Home Skip to main content

Research Examines Australia to Improve U.S. Road Safety

Posted: Sep 25, 2020

Australia may hold important lessons for improving road safety in the United States, according to MPC researchers at the University of Colorado Denver. Despite similarities to the United States in terms of transportation, land use, and culture, there are 5.3 deaths per 100,000 in population on Australian roads each year, as compared with the U.S. rate of 12.4. The researchers examined differences in strategies related to seat belt usage and impaired driving, efforts to reduce speeds, and design-related factors, including a greater reliance on roundabouts and narrower street cross-sections as well as guidelines that encourage self-enforcing roads. They also looked at policy-related differences, such as stronger and more extensive enforcement programs, restrictive licensing programs, and higher driving costs. They noted that Australia also enacted its own version of Vision Zero - called the Safe System Approach - more than a decade before similar approaches were tried in the United States. Because Australia is more similar to the United States than European countries, the strategies and practices used there may provide direction for saving lives on U.S. roads.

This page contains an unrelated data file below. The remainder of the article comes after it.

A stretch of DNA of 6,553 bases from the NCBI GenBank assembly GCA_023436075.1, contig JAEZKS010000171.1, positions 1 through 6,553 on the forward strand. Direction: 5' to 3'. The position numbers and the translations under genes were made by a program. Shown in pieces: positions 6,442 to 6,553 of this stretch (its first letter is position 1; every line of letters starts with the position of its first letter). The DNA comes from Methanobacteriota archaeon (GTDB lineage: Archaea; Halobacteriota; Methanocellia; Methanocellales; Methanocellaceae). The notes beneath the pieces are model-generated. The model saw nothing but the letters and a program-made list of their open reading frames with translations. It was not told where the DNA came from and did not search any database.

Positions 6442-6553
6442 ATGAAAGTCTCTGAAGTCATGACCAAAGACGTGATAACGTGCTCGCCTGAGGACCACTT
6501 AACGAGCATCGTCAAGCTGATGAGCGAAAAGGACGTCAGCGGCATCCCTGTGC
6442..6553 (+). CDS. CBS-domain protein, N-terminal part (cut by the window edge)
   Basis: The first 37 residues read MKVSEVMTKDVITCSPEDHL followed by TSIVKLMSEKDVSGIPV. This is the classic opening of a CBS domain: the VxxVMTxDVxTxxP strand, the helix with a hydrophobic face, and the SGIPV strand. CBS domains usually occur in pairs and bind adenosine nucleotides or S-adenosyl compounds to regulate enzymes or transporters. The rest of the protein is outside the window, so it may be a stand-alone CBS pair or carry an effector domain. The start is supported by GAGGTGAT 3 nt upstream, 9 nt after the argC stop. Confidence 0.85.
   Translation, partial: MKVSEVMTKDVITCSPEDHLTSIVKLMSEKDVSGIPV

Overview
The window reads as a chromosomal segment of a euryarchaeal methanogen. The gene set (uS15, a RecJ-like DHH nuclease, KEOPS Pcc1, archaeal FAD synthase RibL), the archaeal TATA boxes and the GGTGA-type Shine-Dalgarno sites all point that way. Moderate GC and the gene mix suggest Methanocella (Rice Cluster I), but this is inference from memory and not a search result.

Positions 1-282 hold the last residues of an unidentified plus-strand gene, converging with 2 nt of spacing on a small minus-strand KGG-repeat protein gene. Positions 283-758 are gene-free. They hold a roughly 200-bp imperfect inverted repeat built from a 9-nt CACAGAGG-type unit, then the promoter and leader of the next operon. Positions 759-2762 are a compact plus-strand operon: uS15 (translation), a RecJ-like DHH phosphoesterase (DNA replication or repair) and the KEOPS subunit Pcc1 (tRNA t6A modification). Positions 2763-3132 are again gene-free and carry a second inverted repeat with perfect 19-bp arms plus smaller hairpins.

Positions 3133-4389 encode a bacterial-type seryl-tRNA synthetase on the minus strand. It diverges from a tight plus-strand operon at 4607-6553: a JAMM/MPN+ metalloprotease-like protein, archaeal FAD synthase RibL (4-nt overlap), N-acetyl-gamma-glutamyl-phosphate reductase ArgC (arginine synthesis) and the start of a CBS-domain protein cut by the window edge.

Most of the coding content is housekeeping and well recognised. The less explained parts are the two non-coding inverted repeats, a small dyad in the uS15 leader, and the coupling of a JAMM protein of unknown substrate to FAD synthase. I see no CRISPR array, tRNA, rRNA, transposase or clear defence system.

Wesley E Marshall, Ph.D.
University of Colorado Denver

Forging a Path to Vision Zero in the US: A Critical Analysis of Road Safety in Australia

NDSU Dept 2880P.O. Box 6050Fargo, ND 58108-6050